Floyd Mayweather Jr. vs. Juan Manuel Marquez: a predictable outcome as Marquez, who weighed in comfortably last week at 133.5 pounds, moved to welterweight last year for one fight to take on “More like a Middleweight” Mayweather. So what did we do to watch this run-through of what we knew already to be? It was bought to the tune of 1,000,000 PPV buys. To be fair, Michael Katsidis vs. Vicente Escobedo was a good scrap on that undercard. But the co-feature was Chris John vs. Rocky Juarez. Any matchmaker worth their salt looking for excitement knows Rocky Juarez is not half of that equation last year, much less last week. Any fan who knows this sport would know going in that the co-feature shouldn’t be the smoke/bathroom/go-get-something-from-the-basement break.
So where does that leave us? Well, as always, boxing fans will look for the bright side and argue who will win the main event. The promoters will host conference calls, media workouts, and events leading up to the night. I’ll print a Shane Mosley interview to go along with one with Saul Alvarez while this website will cover various other fighters on the card. That’s what I and this website do. We cover boxing. We aren’t the problem. Neither are the promoters. They’re in the business of making money with their fighters. No, the belts and the sanctioning bodies aren’t the problem either. I don’t even blame Don King. And hell, if the numbers say HBO can make money putting their stamp on this card, you might not hear me knocking their hustle anymore after this.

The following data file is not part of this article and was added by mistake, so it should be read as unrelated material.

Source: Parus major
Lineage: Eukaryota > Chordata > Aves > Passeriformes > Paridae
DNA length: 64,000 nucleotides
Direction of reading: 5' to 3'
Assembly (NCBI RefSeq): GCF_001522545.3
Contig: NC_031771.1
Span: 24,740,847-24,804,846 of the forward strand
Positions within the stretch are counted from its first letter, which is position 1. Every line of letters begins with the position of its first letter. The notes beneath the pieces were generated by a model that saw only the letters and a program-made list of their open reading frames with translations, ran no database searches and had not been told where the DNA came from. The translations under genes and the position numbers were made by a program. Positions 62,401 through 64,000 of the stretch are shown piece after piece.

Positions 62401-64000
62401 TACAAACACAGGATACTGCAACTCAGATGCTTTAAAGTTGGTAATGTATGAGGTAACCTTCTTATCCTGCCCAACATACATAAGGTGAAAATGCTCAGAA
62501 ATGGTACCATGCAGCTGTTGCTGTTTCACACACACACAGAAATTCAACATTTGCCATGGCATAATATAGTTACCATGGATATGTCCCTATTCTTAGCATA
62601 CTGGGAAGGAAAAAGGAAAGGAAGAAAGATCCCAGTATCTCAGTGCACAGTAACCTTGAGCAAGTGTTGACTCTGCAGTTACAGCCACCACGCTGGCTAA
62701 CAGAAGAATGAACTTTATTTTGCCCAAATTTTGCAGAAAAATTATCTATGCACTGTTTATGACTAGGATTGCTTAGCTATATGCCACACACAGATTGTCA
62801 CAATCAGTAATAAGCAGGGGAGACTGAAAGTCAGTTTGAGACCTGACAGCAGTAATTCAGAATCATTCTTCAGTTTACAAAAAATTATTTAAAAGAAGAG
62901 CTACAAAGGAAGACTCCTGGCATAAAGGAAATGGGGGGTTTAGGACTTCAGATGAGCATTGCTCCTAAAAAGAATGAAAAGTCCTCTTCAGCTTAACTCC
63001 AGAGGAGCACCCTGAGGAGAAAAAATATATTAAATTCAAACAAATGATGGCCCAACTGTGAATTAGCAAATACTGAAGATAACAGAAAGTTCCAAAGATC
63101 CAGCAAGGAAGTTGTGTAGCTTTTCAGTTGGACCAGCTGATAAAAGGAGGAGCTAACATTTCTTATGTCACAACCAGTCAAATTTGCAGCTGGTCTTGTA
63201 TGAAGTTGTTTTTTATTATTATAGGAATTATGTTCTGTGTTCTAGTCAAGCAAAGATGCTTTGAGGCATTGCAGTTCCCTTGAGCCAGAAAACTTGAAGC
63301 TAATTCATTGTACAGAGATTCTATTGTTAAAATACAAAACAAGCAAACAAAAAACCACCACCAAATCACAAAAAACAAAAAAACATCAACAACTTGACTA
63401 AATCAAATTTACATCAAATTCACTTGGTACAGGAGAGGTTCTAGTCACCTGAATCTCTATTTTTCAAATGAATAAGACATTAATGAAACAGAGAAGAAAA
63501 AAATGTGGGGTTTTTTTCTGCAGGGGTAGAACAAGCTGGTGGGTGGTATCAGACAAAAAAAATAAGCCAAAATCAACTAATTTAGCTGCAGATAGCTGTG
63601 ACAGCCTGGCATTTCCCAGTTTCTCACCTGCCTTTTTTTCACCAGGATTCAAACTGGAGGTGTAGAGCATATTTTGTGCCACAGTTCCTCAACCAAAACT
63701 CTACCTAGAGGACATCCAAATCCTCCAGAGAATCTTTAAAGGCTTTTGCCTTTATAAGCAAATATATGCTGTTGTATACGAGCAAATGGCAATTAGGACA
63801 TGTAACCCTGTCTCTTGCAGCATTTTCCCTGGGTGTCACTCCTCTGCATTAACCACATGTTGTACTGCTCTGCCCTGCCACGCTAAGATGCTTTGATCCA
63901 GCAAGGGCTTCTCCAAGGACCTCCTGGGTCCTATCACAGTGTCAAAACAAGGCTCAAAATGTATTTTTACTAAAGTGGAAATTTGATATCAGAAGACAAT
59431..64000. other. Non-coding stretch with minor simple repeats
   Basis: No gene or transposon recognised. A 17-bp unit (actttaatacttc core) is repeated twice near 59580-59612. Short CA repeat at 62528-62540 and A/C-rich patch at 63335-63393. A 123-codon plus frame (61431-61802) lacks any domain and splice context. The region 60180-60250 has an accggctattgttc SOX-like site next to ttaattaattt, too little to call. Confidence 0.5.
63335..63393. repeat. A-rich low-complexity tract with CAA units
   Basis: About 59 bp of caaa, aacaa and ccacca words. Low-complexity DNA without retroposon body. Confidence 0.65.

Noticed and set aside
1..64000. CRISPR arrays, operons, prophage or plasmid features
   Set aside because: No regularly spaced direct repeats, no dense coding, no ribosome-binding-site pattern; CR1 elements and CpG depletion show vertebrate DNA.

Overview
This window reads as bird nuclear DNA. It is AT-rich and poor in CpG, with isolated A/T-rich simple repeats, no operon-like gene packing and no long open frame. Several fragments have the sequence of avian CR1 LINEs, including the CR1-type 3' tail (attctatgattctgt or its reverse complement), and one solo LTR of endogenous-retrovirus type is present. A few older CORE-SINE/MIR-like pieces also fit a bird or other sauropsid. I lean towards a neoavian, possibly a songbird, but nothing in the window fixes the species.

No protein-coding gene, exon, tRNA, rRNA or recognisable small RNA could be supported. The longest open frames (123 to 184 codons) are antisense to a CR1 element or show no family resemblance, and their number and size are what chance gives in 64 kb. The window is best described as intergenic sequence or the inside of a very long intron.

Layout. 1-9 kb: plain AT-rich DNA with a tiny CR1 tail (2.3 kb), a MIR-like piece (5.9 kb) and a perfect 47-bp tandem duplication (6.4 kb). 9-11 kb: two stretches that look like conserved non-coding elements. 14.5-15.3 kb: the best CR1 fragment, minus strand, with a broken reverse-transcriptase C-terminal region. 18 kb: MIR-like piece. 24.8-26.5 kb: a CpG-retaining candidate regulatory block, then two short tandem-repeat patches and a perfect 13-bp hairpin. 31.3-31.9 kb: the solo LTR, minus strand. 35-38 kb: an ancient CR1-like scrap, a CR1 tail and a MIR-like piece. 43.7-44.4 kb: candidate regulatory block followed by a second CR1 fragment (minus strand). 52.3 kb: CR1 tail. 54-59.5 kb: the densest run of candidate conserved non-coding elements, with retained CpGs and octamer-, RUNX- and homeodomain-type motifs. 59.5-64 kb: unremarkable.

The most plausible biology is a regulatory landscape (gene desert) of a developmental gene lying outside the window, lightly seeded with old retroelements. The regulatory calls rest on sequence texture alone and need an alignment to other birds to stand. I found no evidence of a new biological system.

Because the people I blame are the fans. The 1,000,000 homes that bought Mayweather/Marquez and thought it was for pound-for-pound supremacy and the 700,000 homes that actually let Bob Arum convince them that because Pacquiao/Clottey was in a really neat building, they should buy it. A building. Now that’s either great promoting or blind sheep buying whatever crap they’re told to buy. Probably a bit of both.
No. I can’t knock the hustle. But I can shake my head at the hustled. You get what you pay for and apparently like it.
You can email Gabriel at firstname.lastname@example.org, follow him on Twitter at www.twitter.com/gabriel_montoya and catch him on each Monday’s episode of “The Next Round” with Steve Kim or tune into hear him live on Thursdays at 5-8 PM PST when he co-hosts the BlogTalk radio show Leave-It-In-The-Ring.com. Gabriel is a full member of the Boxing Writers Association of America.